Verizon (NYSE:VZ, news, filings) today announced a new program they are calling the Verizon Port Partner Program which is aimed at winning CDN business. The media of course picked this up and repeated it heavily, because it was about Verizon and content delivery and that has to be news, right? But what is it exactly? That’s the humorous part to me. If you cut through all the marketing and packaging, here’s what Verizon did. They cut IP transit prices for CDN customers. That’s it.
That’s right, if you are a CDN, you can now buy overpriced IP transit at a discount in such exotic and rare places as Equinix (NASDAQ:EQIX, news, filings)! That’s somewhat like announcing you can buy really nice socks at Bloomingdales, ON SALE NOW! Oh but you say that now now one can directly hook up his server farm to Verizon’s network, gaining direct access to Verizon’s customers. Err, that’s how the internet works… When you buy transit from a network, the traffic you send over it goes directly to the customers of that network, and through peering or more transit to the rest. What else would they do with it?
Don’t get me wrong, it really is news that Verizon is cutting IP transit prices. They haven’t had competitive pricing in the wholesale IP transit space in a very long time, not since they called it uunet and it was part of MCI I think. I am very curious to know just how competitive this new pricing is, have any readers got a quote yet? Are they matching Cogent Communications (NASDAQ:CCOI, news, filings)? Or just double the price now instead of five times?
You have to hand it to Verizon’s marketing department, they really packaged this well. Imagine if they issued a PR announcing that Verizon was re-entering the wholesale IP transit business by cutting prices to the bone – the response would have been a tad different. However, it is probably a mistake to see that as their end goal. Clearly they are taking aim at the content business as they work on the Velocix-based CDN of their own. That CDN of course, would be faster to reach their customers since the content isn’t coming from Equinix but from closer to the end users.
And that is the point, I think. After getting a relationship started with content providers and CDNs with this program, at some point Verizon intends to offer them the chance to improve their speed further, by buying CDN services to extend deeper into the network. This is about farming, and they are sowing the seeds.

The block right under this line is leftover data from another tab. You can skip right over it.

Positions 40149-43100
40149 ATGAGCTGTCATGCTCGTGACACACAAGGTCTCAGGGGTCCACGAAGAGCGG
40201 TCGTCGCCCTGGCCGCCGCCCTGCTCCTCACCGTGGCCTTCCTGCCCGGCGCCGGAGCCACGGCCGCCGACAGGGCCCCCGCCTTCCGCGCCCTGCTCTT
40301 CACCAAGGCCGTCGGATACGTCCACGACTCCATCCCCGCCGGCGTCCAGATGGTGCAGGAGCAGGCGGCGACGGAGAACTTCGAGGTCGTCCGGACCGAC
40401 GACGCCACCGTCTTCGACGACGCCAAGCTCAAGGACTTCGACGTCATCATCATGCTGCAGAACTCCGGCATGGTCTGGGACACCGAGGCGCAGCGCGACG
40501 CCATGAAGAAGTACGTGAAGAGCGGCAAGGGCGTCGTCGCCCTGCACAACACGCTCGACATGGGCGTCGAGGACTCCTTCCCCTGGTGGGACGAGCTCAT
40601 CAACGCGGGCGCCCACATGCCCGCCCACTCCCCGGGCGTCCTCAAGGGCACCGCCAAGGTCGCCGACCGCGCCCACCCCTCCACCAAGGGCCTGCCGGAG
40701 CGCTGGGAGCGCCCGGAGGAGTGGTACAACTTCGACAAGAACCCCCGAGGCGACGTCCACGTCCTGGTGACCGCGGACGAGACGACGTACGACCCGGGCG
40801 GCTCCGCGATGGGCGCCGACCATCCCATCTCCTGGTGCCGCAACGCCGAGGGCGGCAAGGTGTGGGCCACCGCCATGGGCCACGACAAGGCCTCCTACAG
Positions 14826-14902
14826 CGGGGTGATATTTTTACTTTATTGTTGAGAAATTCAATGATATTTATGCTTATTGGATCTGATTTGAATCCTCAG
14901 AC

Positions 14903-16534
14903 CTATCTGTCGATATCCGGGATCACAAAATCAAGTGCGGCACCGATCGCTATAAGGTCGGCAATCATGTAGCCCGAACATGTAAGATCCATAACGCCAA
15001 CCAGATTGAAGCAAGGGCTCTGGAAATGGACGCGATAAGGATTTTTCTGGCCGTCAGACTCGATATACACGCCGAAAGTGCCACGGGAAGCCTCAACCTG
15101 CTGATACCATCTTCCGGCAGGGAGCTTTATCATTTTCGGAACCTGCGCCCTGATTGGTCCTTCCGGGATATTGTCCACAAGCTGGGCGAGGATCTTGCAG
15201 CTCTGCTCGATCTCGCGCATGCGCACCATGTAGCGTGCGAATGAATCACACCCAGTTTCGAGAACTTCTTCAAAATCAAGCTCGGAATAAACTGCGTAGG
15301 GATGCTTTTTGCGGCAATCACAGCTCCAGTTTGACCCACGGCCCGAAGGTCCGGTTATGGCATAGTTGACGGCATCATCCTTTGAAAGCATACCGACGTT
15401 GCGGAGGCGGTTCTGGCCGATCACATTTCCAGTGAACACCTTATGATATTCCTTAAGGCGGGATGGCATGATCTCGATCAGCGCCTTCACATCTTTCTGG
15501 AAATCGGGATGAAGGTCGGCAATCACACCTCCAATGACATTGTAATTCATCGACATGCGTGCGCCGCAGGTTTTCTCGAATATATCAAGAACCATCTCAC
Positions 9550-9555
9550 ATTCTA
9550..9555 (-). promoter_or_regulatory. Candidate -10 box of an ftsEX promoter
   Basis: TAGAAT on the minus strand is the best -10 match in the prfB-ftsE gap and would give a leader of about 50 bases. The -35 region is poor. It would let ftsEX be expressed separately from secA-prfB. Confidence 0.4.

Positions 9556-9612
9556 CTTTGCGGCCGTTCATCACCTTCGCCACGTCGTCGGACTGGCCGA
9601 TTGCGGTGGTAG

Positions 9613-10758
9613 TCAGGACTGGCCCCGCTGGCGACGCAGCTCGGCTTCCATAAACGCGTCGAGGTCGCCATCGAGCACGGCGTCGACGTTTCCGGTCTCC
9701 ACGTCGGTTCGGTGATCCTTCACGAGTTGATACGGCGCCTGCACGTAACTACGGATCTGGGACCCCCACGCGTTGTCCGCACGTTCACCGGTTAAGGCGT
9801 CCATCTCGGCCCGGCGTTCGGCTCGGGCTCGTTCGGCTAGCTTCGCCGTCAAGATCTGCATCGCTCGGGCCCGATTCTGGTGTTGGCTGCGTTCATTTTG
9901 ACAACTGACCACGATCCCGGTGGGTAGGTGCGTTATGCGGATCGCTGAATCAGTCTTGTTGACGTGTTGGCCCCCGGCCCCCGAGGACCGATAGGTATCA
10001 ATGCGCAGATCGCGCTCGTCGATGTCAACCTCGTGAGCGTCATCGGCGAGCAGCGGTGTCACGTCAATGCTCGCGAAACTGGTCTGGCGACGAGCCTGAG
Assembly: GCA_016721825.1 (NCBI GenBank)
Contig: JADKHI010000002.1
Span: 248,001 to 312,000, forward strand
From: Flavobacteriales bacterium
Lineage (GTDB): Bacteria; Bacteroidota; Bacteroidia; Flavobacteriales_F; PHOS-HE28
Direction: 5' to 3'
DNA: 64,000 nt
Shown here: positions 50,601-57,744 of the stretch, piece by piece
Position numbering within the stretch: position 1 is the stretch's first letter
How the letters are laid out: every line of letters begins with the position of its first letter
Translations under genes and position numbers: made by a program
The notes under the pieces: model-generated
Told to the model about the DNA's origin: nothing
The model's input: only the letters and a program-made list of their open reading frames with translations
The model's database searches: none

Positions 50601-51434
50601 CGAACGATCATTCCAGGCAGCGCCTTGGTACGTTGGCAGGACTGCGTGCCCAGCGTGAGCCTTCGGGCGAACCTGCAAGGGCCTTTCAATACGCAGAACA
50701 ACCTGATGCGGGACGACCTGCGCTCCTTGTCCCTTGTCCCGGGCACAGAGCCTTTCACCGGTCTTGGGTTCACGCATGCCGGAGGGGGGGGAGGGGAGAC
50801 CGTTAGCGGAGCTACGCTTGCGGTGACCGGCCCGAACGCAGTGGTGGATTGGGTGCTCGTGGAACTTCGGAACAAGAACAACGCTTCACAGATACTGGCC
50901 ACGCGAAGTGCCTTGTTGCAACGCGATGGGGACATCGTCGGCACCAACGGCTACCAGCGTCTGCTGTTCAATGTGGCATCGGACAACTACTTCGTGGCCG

If you haven't already, please take our Reader Survey! Just 3 questions to help us better understand who is reading Telecom Ramblings so we can serve you better!Categories: Content Distribution · Internet Backbones · Internet Traffic
As usual, you’re on the money with this post. One correction I’d add though – I think they’re advertising “paid peering” to Verizon AS’s as opposed to wholesale “full” transit.
Nevertheless, it is refreshing to see the sleeping dog open their eyes a bit. I’m working on trying to get a quote. I’m sure it will only take 5 phone calls/emails and 2 weeks. Then I’ll be ready for the cross-connect turn-up by April :-).
Paid peering, eh? Well, that makes some sense too I guess. We would be interested to know what sort of pricing you get, although I’ll bet it will be covered by an NDA or something.
P cube, Partner Ports Program, according to Tier 1 Research. This is from their daily newsletter headlines:
>>Verizon has disclosed the existence of its first paid peering product, the Partner Ports Program. For content delivery networks (CDNs) and carriers this is a relatively important move, although that’s not immediately obvious.
It isn’t Transit. It’s transport and One-Way. It makes sense for VZ and content providers to get to the FiOS users. It’s a spin on what Google has been doing for a long while – taking a x-connect from any company in telecom hotels like 56. But any relief from the wickedly expensive VZ/VZB/MCI/UUNet IP pricing would be welcome. I just hope the blood dries on the contracts before VZ screws its “Partners”.
Peter, its definitely NOT transport, and what do you mean by “one-way?” There’s no such thing as one-way data communication unless you want traffic to be black-holed.
The Verizon product offering would consist of a BGP session b/w the CDN and (most likely) AS701. AS701 would then have a BGP session with the CDN’s AS (via the Equinix XC) and the CDN would subsequently receive routes from only 701 and all of the Verizon properties (VZ DSL, Fios, etc) and their customers.
Verizon gets paid by the CDN at the end of the month based on a 95th percentile commit plus any burst.
I have seen pricing sub $10 per megabyte.
Verizon pricing for Partner Port is based on simplys term and utilization. Although one year pricing is very aggressive at the higher utilization tiers, who would want to lock in prices for bandwidth given year over year the rate per meg decreases.
Moreover Verizon (since last I visited this offering) is only extending the service to its highest consuming bandwidth customers. To my knowledge they were only in pusuit of the 20 highest bandwidth consuming customers. That may have changed as the program matures from beta.
I agree with the original comment, which if you are on the same backbone IP traffic should attempt to route to the shortest path if providers are running OSPF which most are however peering relationships would have to exist to do so.
The bottonline is make sure you are paying the most aggressive rate in advance as this just a repackaging of what has existed for a very long time.